Getting a good night sleep is important, especially when you’re in hospital. That’s why Karen Taylor has been working with colleagues on the wards and in the Patient and Public Engagement team to help patients at the hospitals get their forty winks. “Sleep is understood to be a key and critical component of the recovery process,” Karen said when we spoke to her. “We all understand how sleep is important, but when you apply it into a clinical context, it becomes even more important as part of your recovery.”

Patient and Public Engagement is part of Patient Services, led by Lauren Berry at Royal Brompton and Harefield hospitals. It includes chaplaincy, arts, PALS and volunteering, providing a “one-stop” shop for holistic support for our patients and families. Karen is the lead for Arts and Patient and Public Engagement and works closely with Sharon Gurney, the Patient and Public Engagement Co-Ordinator. 

Their work covers listening to patients, understanding what they need and then leading change and transformation. Karen said her job involves  using patient data to identify concerns or issues and bringing patients and clinicians together to explore solutions

Before the pandemic, Sharon was reviewing data from the adult in-patient survey, which is the Care Quality Commission's annual report of patient experience. She discovered that sleep being disrupted was a problem for patients. “The survey was showing us very explicitly that 40% of our patients, like others across the NHS, experienced significant sleep disruption at night,” Karen said. The Patient and Public Engagement Team decided to do something to improve patients’ rest.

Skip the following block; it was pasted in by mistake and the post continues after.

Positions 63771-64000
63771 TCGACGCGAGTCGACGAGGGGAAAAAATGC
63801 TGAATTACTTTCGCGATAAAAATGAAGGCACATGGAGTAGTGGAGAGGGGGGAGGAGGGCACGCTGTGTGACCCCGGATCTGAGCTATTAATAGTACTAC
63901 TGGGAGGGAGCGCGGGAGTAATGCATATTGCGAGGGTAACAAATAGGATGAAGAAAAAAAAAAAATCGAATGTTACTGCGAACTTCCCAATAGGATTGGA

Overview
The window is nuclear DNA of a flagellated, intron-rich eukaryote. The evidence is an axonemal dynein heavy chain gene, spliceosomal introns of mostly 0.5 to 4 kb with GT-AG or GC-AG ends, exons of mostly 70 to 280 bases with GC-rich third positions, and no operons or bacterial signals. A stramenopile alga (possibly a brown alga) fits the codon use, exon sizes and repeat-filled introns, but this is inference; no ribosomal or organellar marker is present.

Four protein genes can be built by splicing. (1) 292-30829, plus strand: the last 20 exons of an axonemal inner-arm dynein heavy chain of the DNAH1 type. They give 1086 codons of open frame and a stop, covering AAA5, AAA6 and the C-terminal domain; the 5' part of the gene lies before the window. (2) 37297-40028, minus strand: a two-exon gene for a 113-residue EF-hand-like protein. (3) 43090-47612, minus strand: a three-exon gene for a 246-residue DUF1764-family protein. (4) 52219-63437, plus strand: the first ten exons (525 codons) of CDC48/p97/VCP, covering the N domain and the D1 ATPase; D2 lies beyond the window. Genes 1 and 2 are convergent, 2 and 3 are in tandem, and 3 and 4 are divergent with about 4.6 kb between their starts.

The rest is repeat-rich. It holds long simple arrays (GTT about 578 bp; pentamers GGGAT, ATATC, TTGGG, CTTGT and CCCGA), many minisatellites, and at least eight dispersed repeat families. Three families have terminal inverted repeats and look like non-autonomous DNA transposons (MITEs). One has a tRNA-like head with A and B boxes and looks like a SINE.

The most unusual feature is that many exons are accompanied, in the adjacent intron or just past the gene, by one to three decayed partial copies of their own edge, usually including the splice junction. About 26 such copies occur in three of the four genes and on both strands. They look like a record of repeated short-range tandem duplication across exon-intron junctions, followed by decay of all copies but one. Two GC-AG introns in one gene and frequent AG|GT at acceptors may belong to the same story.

There are many things that can affect your sleep when you’re in hospital. Some disturbances are unavoidable, but others can be addressed, such as noise and light from staff or other patients. “What we discovered was quite a lot of the noise was avoidable. It might be footsteps, it could be closing bins or doors or talking,” Karen said.

Karen started by setting up a working group that brought together patients and staff across the organisation to tackle the problem. This group then identified possible approaches to reduce noise at night. “When you look at a problem from a multiple and diverse range of perspectives you come up with the best possible solution, and so that's what we did,” Karen said.

Together the working group came up with the Peaceful Night Pledge, which is a pledge from both patients and staff to work together to reduce noise between 11PM and 6AM. Karen took this proposal to the Charity and applied for a grant via our Patients’ Fund. We thought that the Peaceful Night Pledge was a great way to improve the stay of patients at the hospitals.

The Patients’ Fund provided finance for a designer to make a leaflet and a poster and for 5,000 packs to be sent out to staff and patients with details of the pledge. The packs contain ear plugs and an eye mask, along with the leaflet.

The Peaceful Night Pledge is launching across the hospitals in March. Karen hopes that helping patients sleep better will decrease recovery time, reduce costs to the hospitals and increase patient satisfaction. The pledge also provides tools for staff to talk to patients about how to get a good night sleep and not disrupt the sleep of other patients.

 “The Peaceful Night Pledge is a tool that says: ‘let's try and work together to find a way that more people can sleep more peacefully through the night.’ It's about saving time. It's about saving money. It's about people getting better sooner and getting home sooner,” Karen said.

The Peaceful Night Pledge is just one of a range of projects supported by our Patients’ Fund. The Patients’ Fund aims to improve the experience of patients at the hospitals through a range of small measures that help make patient life a little more like normal life.

You can find out more, donate or fundraise for our Patients’ Fund on our website below.

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